This impeachment process is totally infair to Rupublicans!
WASHINGTON — The extremely stable genius picked up his cellphone at 7:32 a.m. Wednesday.
Republicans “are starting to go after the Substance even more than the very infair Process,” President Trump typed. “Rupublicans, go with Substance and close it out!”
The misspelled missive caused laffter and merrymint. But you know what’s funnier?
Trump sent this command to Rupublicans at the start of the only two days that are necessarily and by design about process: Approving the rules and procedures for impeachment.
It was about as discordant as declaring the “Greatest Economy in American History” on the very morning the government reported that economic growth had slowed to a lackluster 1.9%. Yet Trump did that Wednesday, too. When the government reported the identical rate of growth in 2012, Trump had declared: “The economy is in deep trouble.”
The House Rules Committee ignored Trump’s admonition and went about marking up the impeachment resolution on Wednesday afternoon.
“It’s not a fair process, it’s not an open process, it’s certainly not been a transparent process,” complained Rep. Tom Cole, R-Okla.
Rep. Rob Woodall, R-Ga., joined in, denouncing “a process that continues to happen behind closed doors” and one lacking in “fair play and due process.”
Democratic Rep. Jamie Raskin (Md.) needled the Republicans for their process complaints. “What we are getting more and more of is complaints about process,” he said. “It almost seems as if we don’t want to deal with the substance of the president’s conduct.”
Cole, the ranking Republican, wasn’t having it. “A debate over process — that’s what the Rules Committee is,” he said. “We are going to debate process. … You are setting up a process, so please, no more complaints about debating due process.”
Of course, Republicans have another reason not to heed Trump’s advice to shift from process to the substance of his conduct: Each day seems to dismantle another one of his substantive defenses.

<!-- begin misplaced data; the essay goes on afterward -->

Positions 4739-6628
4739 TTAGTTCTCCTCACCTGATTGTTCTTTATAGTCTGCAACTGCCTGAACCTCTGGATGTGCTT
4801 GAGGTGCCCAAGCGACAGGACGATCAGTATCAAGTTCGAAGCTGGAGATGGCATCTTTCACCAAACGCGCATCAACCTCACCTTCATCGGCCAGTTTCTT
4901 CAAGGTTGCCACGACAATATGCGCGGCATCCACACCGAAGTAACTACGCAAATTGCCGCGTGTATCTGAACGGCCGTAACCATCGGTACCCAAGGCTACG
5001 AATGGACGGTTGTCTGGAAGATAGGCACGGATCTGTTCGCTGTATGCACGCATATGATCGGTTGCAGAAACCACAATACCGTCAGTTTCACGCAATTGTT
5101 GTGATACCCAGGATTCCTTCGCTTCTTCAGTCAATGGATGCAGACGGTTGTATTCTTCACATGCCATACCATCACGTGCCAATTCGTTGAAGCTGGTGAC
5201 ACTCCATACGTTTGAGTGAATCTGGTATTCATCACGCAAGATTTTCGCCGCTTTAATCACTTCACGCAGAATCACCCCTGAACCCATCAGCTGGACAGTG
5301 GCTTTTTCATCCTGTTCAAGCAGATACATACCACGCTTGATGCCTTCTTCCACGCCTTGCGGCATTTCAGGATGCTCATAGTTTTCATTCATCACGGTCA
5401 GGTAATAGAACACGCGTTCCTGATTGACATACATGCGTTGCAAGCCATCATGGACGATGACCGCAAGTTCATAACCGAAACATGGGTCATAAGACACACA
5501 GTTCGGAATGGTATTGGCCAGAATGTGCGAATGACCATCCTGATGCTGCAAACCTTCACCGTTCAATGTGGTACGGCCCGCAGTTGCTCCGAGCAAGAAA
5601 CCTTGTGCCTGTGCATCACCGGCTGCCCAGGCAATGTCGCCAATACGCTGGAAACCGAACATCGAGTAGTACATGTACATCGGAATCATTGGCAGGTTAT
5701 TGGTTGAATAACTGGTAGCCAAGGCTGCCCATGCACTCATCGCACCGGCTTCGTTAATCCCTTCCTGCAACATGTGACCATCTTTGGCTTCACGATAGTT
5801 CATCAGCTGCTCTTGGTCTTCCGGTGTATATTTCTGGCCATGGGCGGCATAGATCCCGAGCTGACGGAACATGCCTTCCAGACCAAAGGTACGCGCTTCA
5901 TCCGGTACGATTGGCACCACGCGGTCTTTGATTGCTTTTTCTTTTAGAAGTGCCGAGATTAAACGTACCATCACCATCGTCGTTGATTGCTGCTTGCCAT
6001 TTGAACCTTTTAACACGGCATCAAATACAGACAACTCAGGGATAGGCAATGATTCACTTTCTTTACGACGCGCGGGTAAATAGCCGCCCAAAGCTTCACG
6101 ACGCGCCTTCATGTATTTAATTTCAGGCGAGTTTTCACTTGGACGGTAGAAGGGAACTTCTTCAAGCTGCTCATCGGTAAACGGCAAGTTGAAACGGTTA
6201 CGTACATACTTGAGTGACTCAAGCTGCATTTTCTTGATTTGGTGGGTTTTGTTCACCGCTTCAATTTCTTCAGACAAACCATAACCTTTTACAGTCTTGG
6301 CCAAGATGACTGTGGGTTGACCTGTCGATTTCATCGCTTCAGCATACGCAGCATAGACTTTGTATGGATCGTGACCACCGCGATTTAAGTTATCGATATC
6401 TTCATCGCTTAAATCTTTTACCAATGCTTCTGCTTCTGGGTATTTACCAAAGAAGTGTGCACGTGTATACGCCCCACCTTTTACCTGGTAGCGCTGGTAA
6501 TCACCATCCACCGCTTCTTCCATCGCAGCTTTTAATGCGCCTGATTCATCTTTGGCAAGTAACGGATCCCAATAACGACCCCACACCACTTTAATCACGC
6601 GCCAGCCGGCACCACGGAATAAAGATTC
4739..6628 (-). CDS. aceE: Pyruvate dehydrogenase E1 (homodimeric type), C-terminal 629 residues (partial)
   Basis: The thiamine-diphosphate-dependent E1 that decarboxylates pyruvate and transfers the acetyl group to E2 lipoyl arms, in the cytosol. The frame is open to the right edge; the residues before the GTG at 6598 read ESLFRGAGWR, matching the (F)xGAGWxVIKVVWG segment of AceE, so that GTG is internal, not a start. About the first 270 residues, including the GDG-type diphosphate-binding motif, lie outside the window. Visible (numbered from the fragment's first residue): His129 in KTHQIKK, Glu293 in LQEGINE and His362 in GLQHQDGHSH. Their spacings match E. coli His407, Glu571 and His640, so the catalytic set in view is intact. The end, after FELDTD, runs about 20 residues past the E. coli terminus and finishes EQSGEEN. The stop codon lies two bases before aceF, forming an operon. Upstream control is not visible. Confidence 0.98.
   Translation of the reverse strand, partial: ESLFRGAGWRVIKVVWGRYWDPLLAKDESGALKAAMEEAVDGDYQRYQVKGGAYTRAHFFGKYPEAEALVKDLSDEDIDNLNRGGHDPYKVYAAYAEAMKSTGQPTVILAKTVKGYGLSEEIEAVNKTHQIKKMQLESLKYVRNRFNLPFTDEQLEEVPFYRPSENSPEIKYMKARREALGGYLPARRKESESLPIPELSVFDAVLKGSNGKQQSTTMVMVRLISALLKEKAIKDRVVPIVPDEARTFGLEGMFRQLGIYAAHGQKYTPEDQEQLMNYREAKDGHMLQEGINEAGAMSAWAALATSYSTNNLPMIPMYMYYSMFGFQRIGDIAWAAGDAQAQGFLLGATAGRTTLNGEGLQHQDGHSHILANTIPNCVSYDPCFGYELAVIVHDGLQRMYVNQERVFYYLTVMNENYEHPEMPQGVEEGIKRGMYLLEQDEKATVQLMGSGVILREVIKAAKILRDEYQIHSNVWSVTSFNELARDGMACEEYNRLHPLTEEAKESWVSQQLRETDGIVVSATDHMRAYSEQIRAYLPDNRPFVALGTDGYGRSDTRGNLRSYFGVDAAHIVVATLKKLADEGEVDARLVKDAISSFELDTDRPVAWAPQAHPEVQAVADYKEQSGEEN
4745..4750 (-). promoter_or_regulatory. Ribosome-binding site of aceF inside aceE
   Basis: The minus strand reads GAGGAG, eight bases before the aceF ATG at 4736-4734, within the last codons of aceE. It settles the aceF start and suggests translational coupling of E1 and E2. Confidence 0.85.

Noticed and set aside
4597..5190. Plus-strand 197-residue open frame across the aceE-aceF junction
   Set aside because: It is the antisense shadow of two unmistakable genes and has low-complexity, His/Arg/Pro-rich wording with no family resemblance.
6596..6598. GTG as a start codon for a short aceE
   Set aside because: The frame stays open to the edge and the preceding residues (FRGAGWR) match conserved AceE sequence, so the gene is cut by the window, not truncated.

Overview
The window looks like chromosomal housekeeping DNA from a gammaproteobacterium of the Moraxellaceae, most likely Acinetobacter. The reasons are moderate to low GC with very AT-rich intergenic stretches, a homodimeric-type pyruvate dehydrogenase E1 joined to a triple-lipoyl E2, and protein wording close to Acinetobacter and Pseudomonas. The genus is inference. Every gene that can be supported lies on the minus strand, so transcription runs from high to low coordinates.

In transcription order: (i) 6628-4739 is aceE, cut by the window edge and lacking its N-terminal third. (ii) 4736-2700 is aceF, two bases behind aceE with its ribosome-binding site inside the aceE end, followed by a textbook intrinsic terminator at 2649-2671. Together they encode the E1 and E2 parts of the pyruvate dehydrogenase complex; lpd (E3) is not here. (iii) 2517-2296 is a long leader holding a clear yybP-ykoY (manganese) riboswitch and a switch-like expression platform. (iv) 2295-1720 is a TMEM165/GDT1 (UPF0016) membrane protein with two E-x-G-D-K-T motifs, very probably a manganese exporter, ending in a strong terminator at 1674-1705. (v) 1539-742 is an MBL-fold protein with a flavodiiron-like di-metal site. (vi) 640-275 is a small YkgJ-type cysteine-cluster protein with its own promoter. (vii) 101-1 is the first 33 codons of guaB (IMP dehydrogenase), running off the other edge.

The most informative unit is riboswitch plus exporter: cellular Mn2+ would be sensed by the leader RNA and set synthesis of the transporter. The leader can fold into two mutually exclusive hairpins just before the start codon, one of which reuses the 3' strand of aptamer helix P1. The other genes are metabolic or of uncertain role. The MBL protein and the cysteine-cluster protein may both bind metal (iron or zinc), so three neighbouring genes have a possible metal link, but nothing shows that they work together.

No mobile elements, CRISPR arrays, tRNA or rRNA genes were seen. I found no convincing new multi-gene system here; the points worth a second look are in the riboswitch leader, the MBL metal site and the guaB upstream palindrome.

“No quid pro quo” became “we do that all the time.”
“Where’s the whistleblower?” lost its relevance after other officials corroborated the complaint.
That left Trump with “Read the transcript” (a claim that the rough transcript of the infamous Ukraine call wasn’t as damning as advertised), a phrase he deployed at least 55 times in October.
But now it turns out the rough transcript was really rough.
Army Lt. Col. Alexander Vindman, The New York Times reported, told the impeachment inquiry Tuesday that the transcript, reconstructed by the White House, omitted key details, such as the Ukrainian president specifically mentioning Burisma, the company Hunter Biden advised, and Trump saying there were tapes of Joe Biden talking about Ukraine corruption.
Lordy, he said there were tapes — again?
Hence the relative safety for Republicans in continued complaints about the process — even as Democrats introduced a resolution modeling impeachment procedures, in large part, after previous impeachments and answering Republican demands for an official vote, public sessions, subpoena power and right to counsel.
The Rules Committee, a 13-member panel that meets in a tiny hearing room on the third floor of the Capitol, has a custom of decorum, and lawmakers greeted the first public skirmish of impeachment with exaggerated collegiality: “My good friend from Florida speaks with years of experience. … As is so often true I don’t disagree with a thing my friend said. … I understand the history to be exactly as my friend from Colorado described it.”
But soon they were hooked on bickering.
“An expanded fishing expedition,” said Cole.
“Continuing a fishing expedition,” said Rep. Michael Burgess, R-Tex.. “Nothing more than a fishing expedition.”
Countered Chairman Jim McGovern, D-Mass.: “Some call it a fishing expedition, like you. Others call it oversight.”
“If it’s a fishing expedition,” proposed Raskin, “there are a lot of fish and there may even be some whales.”
That was genteel compared with what’s coming, and Rep. Debbie Lesko, R-Ariz., gave the committee a taste. Lesko, who had joined the group of GOP lawmakers who stormed impeachment proceedings last week, used her time to allege, without evidence, that Intelligence Committee Chairman Adam Schiff, D-Calif., leaked depositions — and to engage the committee in a sandbox-level lecture on fairness:
“That’s not right.”
“That’s just wrong.”
“I mean, that’s not fair.”
“I mean, if you think this is fair, this is not.”
Lesko has a keen sense of propriety for a lawmaker who just tweeted a GIF of a man throwing spaghetti marinara at a map of North America, with the description: “A live look at House Democrats trying to impeach President @realDonaldTrump.” Trump retweeted it.
This is about as much “substance” as we’re likely to see.
Follow Dana Milbank on Twitter, @Milbank.(c) 2019, Washington Post Writers Group